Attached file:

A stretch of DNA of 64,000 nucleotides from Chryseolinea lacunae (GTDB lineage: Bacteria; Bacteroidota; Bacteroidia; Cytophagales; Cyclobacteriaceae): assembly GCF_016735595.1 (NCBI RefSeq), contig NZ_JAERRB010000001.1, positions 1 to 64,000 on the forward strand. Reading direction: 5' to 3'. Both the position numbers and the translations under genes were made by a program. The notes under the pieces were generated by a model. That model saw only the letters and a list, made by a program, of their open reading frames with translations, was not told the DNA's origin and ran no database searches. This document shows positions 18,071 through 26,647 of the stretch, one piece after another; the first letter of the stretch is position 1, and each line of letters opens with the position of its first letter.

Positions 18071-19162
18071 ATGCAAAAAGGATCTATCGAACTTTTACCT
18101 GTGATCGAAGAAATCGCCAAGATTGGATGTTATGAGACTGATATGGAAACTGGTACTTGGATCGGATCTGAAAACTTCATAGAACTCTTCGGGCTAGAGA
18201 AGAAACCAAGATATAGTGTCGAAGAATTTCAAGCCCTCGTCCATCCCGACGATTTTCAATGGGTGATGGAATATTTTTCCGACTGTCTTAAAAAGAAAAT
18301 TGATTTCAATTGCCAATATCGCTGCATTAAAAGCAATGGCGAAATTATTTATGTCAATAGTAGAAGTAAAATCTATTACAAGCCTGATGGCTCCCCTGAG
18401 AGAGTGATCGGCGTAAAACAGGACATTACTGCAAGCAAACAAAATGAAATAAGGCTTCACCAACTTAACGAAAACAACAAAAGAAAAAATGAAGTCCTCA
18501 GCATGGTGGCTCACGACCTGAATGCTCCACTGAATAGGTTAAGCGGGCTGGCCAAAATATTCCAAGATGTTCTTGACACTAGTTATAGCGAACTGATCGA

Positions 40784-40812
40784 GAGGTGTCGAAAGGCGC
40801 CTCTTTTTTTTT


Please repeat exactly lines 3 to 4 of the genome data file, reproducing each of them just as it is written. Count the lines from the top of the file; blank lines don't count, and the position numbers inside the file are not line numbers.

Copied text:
18071 ATGCAAAAAGGATCTATCGAACTTTTACCT
18101 GTGATCGAAGAAATCGCCAAGATTGGATGTTATGAGACTGATATGGAAACTGGTACTTGGATCGGATCTGAAAACTTCATAGAACTCTTCGGGCTAGAGA